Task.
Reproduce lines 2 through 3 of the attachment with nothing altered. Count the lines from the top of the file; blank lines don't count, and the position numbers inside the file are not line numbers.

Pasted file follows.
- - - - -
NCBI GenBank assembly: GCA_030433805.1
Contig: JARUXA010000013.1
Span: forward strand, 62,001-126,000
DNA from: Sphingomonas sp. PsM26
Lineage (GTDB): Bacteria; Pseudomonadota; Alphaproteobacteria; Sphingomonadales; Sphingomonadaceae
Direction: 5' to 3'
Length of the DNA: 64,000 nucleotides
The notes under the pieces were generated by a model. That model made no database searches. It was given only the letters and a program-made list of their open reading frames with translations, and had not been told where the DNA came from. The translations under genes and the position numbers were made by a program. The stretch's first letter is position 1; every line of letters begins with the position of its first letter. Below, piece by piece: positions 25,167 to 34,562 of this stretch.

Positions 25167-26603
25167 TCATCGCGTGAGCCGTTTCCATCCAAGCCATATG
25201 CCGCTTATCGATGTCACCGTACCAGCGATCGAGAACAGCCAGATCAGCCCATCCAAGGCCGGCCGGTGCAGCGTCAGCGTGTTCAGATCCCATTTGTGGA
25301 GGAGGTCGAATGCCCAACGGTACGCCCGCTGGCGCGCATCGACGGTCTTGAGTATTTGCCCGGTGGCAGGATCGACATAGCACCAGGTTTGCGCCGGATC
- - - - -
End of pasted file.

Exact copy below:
Contig: JARUXA010000013.1
Span: forward strand, 62,001-126,000